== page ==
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I have been told that orthonormalization of the eigenvectors of a non-hermitian matrix has to use a different definition of inner product than when the matrix is hermitian. Why is this so, and how do I orthonormalize non-hermitian matrix eigenvectors?

I think it has to do with the fact that there are complex exponentials in my matrix, and that by taking their complex conjugate, I don't satisfy hermitian-ness.

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1 Answer 1

The eigenvectors of a hermitian matrix for different eigenvalues are orthogonal; for a non-hermitian matrix (actually, for a non-normal matrix) they are in general not orthogonal. Moreover, a non-hermitian $n \times n$ matrix might have fewer than $n$ linearly independent eigenvectors.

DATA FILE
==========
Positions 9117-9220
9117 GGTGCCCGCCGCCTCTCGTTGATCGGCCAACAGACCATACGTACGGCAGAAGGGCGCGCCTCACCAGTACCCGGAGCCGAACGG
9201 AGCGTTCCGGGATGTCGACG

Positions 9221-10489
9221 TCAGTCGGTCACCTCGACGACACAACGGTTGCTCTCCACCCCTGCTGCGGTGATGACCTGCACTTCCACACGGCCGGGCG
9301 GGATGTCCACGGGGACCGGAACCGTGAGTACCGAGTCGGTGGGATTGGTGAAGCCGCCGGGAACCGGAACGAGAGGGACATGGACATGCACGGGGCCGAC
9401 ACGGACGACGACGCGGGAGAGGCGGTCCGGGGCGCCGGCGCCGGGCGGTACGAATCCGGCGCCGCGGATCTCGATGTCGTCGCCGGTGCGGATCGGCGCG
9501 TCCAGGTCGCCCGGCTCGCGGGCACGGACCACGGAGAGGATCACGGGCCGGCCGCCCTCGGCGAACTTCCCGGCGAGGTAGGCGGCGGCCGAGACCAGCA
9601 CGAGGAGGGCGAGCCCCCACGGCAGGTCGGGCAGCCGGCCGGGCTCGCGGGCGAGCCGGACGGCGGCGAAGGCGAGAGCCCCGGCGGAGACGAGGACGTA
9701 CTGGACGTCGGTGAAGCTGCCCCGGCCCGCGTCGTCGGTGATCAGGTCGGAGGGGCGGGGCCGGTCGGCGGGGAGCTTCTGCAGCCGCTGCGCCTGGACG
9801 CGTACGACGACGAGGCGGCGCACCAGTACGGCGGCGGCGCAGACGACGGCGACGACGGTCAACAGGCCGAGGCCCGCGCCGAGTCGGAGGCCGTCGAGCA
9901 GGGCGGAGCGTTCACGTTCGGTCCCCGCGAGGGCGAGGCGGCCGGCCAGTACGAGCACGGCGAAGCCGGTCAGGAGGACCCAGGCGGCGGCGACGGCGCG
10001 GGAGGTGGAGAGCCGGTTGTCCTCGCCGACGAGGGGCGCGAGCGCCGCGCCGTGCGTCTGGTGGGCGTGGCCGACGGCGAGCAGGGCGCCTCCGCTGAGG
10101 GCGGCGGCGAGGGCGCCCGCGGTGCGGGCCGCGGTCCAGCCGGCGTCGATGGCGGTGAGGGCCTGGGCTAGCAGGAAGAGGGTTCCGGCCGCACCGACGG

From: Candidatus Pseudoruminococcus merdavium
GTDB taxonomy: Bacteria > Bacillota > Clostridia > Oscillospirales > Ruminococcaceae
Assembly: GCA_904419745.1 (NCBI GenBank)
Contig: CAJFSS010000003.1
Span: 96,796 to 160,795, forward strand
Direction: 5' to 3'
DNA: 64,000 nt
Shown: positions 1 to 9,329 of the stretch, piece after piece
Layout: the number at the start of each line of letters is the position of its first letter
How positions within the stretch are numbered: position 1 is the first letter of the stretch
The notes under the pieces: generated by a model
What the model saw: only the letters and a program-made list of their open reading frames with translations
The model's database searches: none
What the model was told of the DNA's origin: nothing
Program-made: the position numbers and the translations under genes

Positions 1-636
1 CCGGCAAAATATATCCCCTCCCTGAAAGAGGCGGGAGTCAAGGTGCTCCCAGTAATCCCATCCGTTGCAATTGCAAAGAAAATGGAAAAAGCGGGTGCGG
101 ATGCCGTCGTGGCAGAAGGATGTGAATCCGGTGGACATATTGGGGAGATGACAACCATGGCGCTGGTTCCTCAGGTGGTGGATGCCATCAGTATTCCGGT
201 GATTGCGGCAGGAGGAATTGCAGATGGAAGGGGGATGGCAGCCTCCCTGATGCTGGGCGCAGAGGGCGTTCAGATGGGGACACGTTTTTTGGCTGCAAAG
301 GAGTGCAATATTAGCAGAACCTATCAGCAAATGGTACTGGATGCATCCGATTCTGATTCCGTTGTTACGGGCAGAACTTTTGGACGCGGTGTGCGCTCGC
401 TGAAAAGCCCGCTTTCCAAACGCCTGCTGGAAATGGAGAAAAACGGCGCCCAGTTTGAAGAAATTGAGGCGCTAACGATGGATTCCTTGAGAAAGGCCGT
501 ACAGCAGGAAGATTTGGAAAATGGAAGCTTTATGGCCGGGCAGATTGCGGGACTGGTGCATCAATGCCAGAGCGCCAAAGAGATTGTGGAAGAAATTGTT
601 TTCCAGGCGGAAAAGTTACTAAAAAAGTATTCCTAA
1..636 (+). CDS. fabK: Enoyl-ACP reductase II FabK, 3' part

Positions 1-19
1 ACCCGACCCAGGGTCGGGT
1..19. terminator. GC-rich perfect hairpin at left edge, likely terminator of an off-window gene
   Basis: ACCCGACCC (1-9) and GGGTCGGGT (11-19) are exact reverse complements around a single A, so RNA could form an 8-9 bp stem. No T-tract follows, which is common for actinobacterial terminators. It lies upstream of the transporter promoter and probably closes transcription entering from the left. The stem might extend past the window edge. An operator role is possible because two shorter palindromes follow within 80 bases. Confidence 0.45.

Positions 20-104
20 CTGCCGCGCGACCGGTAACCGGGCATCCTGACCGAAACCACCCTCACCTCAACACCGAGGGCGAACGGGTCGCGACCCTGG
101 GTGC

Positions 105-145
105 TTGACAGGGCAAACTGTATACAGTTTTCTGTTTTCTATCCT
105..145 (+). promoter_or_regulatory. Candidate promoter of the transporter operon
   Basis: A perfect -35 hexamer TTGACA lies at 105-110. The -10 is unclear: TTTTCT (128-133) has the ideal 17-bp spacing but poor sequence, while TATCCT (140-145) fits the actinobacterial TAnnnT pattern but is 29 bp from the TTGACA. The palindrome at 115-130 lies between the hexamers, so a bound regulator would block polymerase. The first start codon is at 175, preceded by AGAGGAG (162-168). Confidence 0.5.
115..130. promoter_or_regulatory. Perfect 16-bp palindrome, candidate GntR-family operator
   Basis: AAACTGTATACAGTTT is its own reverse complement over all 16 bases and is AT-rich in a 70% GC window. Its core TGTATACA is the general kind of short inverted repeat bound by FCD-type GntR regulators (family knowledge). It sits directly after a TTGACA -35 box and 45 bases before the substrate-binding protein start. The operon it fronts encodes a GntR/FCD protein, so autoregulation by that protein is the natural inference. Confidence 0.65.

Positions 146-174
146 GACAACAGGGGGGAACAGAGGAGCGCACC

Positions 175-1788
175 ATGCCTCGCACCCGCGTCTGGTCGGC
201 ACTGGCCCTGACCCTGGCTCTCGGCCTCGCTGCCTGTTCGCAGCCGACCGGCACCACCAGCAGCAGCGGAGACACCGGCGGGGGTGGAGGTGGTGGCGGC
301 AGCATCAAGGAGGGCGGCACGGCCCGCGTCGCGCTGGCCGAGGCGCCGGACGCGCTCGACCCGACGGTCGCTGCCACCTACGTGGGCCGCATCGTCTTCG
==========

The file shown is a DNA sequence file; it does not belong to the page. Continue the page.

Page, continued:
If you do have $n$ linearly independent eigenvectors, you can apply the Gram-Schmidt process to get an orthonormal set of vectors (however, they may not be eigenvectors).

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I reckon this is a resource-intensive task, not so trivial? –  CHM Apr 16 '12 at 20:25
    
Not trivial, but not too bad: on the order of $n^3$ floating-point operations, comparable to a matrix multiplication by the standard algorithm. –  Robert Israel Apr 16 '12 at 21:23

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